Aloe Juvenna [AL-oh, joo-VEN-nuh], is an aloe species native to Kenya.
Juvenna is known for its dense cluster of triangular leaves. Another is Aloe Nobilis.
The leaves of this succulent plant feature teeth along the margins, giving the plant its common name of Tiger Tooth Aloe.
It’s part of the Aloe plant genus and Asphodelaceae family and grows in rocky, mountainous areas.
While it’s grown as a popular houseplant, it’s rare in its native region.
Aloe Juvenna Tiger Tooth Care
Size and Growth
Tiger Tooth Aloe is an unusual succulent with thick stems reaching up to 2’ feet long.
The stems are covered in triangular green leaves with white spots and tipped with a spiky rosette.
During the first few years of growth, the stems remain erect before eventually arching over.
The leaves are often a bright green color but may change depending on sun exposure.
When grown in bright light, the leaves tend to develop reddish or brownish tones.
Aloe Juvenna is sometimes confused with Aloe squarrosa. However, Aloe squarrosa has longer leaves that are curved.
Flowering and Fragrance
Tiger Tooth Aloe rarely flowers. It’s more likely to bloom in the wild, where unbranched spikes containing orange-red flowers appear in the middle of summer.
Light and Temperature
Tiger Tooth Aloe grows best in full sun or partial shade in warm, dry regions.
It’s suitable for outdoor growth in USDA hardiness zones 9 to 11.
However, most people grow it in containers as a houseplant on a windowsill.
If growing it indoors, avoid placing it in a spot receiving bright, direct sunlight in the afternoon.
The strong sunlight may damage the leaves.
Move potted plants outdoors for the spring and summer. During winter conditions take them inside before temperatures drop below 40° degrees Fahrenheit (4° C).
Watering Needs and Feeding
- Aloe Juvenna is partially drought-tolerant. It doesn’t need frequent watering.
- Water succulents sparingly, such as once every week or two to avoid root rot.
- Allow the soil to mostly dry before watering again.
- Potted plants may need more frequent watering.
- Check the soil regularly.
- If the top several inches are completely dry, water the plant.
- Adding a small amount of diluted liquid fertilizer to young plants and newly transplanted plants encourages new growth.
Soil and Transplanting
- Plant in potting mix with fast drainage. It cannot tolerate constantly moist conditions.
- Commercial cactus potting soil should work well.
- To modify standard potting soil, add equal parts sand and peat moss or perlite.
- These plants rarely need repotting.
- Wait until the stems start to tip over before repotting into a larger container that includes a drainage hole.
Older leaves may eventually start to brown and die.
Remove these leaves by hand or using a pair of clippers to allow new growth to develop.
Propagation Process Of Tiger Tooth Aloe
Propagate using offsets, division, or stem cuttings.
As the plant rarely flowers, it’s difficult to obtain seeds.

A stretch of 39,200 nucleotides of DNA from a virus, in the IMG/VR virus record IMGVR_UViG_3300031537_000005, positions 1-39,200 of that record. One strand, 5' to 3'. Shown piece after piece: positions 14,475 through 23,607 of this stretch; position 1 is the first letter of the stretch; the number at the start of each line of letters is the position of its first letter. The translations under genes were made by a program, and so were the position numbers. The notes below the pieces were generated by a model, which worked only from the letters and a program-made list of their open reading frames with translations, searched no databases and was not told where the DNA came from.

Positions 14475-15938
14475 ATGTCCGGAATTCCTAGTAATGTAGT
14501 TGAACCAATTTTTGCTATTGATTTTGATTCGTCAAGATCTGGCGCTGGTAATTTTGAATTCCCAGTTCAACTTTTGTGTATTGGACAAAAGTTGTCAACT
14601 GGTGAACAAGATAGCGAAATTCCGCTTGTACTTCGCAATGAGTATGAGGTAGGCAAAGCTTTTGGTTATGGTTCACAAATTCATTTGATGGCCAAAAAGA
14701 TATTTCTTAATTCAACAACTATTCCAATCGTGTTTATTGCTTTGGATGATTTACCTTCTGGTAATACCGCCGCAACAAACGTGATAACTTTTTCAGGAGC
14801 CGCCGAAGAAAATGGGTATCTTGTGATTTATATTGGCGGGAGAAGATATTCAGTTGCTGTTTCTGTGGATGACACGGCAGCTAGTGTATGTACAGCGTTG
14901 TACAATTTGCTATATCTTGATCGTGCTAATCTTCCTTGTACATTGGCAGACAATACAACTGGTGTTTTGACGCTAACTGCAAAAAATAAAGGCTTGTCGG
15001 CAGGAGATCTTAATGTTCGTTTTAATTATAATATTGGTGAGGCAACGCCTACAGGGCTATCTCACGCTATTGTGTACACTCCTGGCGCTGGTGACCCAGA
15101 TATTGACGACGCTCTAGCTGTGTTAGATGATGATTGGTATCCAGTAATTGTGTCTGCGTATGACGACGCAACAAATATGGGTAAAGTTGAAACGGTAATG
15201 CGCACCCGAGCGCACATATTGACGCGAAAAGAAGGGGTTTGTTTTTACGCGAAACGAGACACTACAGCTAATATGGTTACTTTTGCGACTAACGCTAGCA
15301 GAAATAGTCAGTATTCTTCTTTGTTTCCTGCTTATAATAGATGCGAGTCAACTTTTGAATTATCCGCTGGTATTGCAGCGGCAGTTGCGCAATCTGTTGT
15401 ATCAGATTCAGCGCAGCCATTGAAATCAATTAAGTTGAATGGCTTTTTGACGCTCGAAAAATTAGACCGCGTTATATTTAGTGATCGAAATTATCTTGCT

The offsets should appear around the mother plant.
- Carefully dig up the soil around the offsets and cut the root connecting to the main plant.
- Transplant the offsets individually in small containers with drainage holes.
- Keep them outdoors during the summer and bring them indoors for the winter.
- After winter and the last danger of frost, transplant outdoors unless keeping the plants in containers.
To propagate using stem cuttings, carefully cut a healthy stem from the plant.
- Run the plant under cold water to remove the sap found inside the plant.
- Allow the cutting to dry overnight before planting in standard cactus soil.
- Keep the soil moist until it takes root.
- After it takes root, transplant the plant to its permanent home.
To propagate by division, separate the root ball of a mature plant.
- This is best done in the spring or summer.
- Carefully dig up the plant and cut the root ball into two pieces.
- Wear gloves when performing this task to keep the sap from getting into your eyes or mouth.
- Plant the divided sections in containers or directly in the ground.
Juvenna Tiger Tooth Aloe Pest or Diseases
The main pests include the typical household insects such as aphids and mealybugs.
Wash these pests away with blasts of cold water from a garden hose.
It’s also possible to remove aphids and mealybugs using a rag soaked in water with a little bit of dish soap.
If these methods don’t work, treat the plant using a homemade insecticidal soap.
Aloe juvenna isn’t considered toxic to humans or horses.
It may harm dogs and cats if ingested.
The gel-like substance found in the leaves may cause diarrhea, lethargy, and other symptoms of gastrointestinal distress.
Keep it away from small pets and avoid growing close to other plants in gardens.
It’s not an invasive plant, but the many shoots it produces allow it to spread and overtake smaller plants.
Luckily, it’s not a fast-growing plant.
Suggested Aloe Juvenna Uses
Aloe juvenna provides an interesting ground cover, trailing over rocks or walls after the thick stems no longer stand erect.
Use it as a ground cover or edging for a rock garden or succulent garden.
It also grows well in containers or pots on its own or as part of a succulent or cactus arrangement.